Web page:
The three existing six-story office buildings would remain in the redevelopment plan, but the rest would be transformed into a live-work-dine-shop destination for those who want to be close to Metro and Reston’s busy business corridor. The new buildup would include towering buildings that would be among the tallest in Reston:

  • a 22-story, 275-foot-tall office building
  • a 24-story, 255-foot-tall residential building with up to 300 dwelling units
  • a 14-story, 165-foot-tall hotel with 175 rooms
  • a 7-story, 100-foot-tall residential building with up to 200 dwelling units

The plans also include a total of 1.5 acres of open space, with small parks, bicycle tracks and a promenade along the businesses, and would feature public art including a water feature.

According to the WBJ report, the fact that CBRE is marketing the properties for JBG Smith doesn’t necessarily mean a sale is imminent or will even happen at all.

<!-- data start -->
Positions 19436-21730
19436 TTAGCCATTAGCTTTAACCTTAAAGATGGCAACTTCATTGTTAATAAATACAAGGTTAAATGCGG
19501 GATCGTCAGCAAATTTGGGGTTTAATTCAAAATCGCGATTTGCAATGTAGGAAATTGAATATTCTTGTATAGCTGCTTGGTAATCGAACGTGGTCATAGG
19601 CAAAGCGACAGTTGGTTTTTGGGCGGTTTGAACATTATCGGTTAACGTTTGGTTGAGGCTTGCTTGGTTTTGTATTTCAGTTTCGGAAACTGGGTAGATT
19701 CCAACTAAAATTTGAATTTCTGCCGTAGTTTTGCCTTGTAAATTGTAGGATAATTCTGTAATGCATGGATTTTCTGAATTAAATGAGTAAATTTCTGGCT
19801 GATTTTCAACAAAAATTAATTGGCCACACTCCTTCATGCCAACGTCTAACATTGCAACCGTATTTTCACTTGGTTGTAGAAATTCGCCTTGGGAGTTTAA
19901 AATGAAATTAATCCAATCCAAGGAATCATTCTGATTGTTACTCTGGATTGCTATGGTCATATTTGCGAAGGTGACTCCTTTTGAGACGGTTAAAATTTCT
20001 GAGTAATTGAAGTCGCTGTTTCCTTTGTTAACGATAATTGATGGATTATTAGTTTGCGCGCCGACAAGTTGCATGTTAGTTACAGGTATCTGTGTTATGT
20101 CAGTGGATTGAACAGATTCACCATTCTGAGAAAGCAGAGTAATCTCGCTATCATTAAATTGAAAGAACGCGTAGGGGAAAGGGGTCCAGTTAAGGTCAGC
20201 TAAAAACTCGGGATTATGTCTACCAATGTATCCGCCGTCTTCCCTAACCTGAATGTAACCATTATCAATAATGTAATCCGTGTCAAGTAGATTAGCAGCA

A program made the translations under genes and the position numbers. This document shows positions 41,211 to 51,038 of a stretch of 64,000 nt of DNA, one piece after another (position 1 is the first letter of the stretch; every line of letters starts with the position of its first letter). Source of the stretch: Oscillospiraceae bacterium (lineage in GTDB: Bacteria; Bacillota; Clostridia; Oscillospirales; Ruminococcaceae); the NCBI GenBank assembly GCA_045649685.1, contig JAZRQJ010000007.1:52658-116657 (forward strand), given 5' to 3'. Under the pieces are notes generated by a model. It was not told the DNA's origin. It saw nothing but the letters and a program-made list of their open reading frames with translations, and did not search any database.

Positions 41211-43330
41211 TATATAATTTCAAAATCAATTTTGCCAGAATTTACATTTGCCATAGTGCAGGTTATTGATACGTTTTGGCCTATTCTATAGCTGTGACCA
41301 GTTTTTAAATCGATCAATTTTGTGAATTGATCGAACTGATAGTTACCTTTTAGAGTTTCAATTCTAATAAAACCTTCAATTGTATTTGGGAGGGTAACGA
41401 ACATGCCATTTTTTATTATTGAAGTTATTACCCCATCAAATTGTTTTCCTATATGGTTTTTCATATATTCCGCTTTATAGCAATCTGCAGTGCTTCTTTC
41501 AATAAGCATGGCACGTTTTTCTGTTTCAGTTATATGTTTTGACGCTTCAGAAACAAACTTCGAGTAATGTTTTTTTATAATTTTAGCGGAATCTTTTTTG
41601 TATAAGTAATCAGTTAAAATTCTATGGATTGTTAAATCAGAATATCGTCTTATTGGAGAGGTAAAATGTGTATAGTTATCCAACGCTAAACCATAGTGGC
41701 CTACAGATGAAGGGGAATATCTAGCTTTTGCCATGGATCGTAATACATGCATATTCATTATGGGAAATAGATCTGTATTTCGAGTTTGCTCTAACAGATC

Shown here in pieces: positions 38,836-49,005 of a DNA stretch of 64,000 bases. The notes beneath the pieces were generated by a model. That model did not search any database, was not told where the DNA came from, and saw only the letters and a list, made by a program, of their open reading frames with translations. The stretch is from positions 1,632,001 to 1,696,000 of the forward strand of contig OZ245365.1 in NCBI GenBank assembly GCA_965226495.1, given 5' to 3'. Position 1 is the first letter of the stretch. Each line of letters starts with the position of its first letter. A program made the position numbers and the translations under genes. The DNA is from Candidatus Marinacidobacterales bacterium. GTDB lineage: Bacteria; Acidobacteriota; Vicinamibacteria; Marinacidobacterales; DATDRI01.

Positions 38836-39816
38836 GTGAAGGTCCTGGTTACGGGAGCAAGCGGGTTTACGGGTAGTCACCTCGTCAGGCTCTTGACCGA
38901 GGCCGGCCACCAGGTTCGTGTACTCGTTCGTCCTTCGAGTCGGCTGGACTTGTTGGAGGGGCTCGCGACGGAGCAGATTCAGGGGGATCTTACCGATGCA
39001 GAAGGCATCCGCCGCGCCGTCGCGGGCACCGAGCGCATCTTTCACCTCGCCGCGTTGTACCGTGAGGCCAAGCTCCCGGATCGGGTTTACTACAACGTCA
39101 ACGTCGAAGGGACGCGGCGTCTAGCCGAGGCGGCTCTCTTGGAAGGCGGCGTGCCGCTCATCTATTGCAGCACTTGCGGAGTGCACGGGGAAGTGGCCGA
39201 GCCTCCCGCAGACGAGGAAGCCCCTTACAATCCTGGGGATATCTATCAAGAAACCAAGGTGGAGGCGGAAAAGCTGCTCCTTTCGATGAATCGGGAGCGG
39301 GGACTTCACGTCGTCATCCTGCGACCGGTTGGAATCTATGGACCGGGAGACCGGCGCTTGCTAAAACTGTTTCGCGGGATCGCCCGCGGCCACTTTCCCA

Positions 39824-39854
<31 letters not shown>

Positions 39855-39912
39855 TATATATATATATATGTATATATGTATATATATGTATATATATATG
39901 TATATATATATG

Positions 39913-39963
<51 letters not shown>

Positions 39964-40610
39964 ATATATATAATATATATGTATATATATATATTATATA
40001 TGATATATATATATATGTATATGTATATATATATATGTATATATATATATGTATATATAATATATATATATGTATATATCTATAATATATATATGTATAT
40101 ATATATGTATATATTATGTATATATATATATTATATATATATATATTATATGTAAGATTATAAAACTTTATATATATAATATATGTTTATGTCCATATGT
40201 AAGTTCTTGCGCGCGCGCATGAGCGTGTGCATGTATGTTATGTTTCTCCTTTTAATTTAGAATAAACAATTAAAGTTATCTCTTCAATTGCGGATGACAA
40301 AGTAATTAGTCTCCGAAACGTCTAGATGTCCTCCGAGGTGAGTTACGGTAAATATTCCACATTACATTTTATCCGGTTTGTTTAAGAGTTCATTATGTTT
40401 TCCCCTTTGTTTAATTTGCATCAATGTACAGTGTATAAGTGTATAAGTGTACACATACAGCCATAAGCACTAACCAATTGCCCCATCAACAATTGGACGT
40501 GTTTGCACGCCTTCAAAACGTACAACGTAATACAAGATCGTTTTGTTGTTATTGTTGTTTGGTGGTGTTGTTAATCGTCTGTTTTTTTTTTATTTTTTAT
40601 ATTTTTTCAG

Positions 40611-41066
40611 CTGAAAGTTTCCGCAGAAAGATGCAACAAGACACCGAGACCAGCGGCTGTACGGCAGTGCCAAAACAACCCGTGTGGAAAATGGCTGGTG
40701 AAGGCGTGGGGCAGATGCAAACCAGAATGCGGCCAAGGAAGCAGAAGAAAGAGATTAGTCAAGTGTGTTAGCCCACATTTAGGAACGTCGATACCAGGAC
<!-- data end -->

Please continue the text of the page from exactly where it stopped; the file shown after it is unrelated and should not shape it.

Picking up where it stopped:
by Dave Emke — October 12, 2017 at 1:30 pm 20 Comments

New residents are beginning to move into Aperture (11410 Reston Station Blvd.), which is described as “not just an apartment building, but an artistic expression.”

Mike Henehan, senior vice president of Bozzuto Development Company, said the leasing process began last month and about 14 units in the 421-unit building are being moved into already. The finishing touches are being put on the building, with hopes for hundreds more residents moving in during the coming months.

“We didn’t want to do another high-rise — we wanted to do something that was a little cool,” said Reston developer Chuck Veatch, who has owned the property since 1978. It was previously the home of a mini-storage facility and retail strip center. “One of the things that we talked about was tying it in with a lot of art and a lot of photography.”

Veatch, who came to Reston in 1964 and was involved in its original development, is also chairman of the board and contributing editor for Nature’s Best Photography magazine. With that in mind, the building features the overarching theme of nature photography, with numerous stunning photos out of the Nature’s Best archives displayed throughout.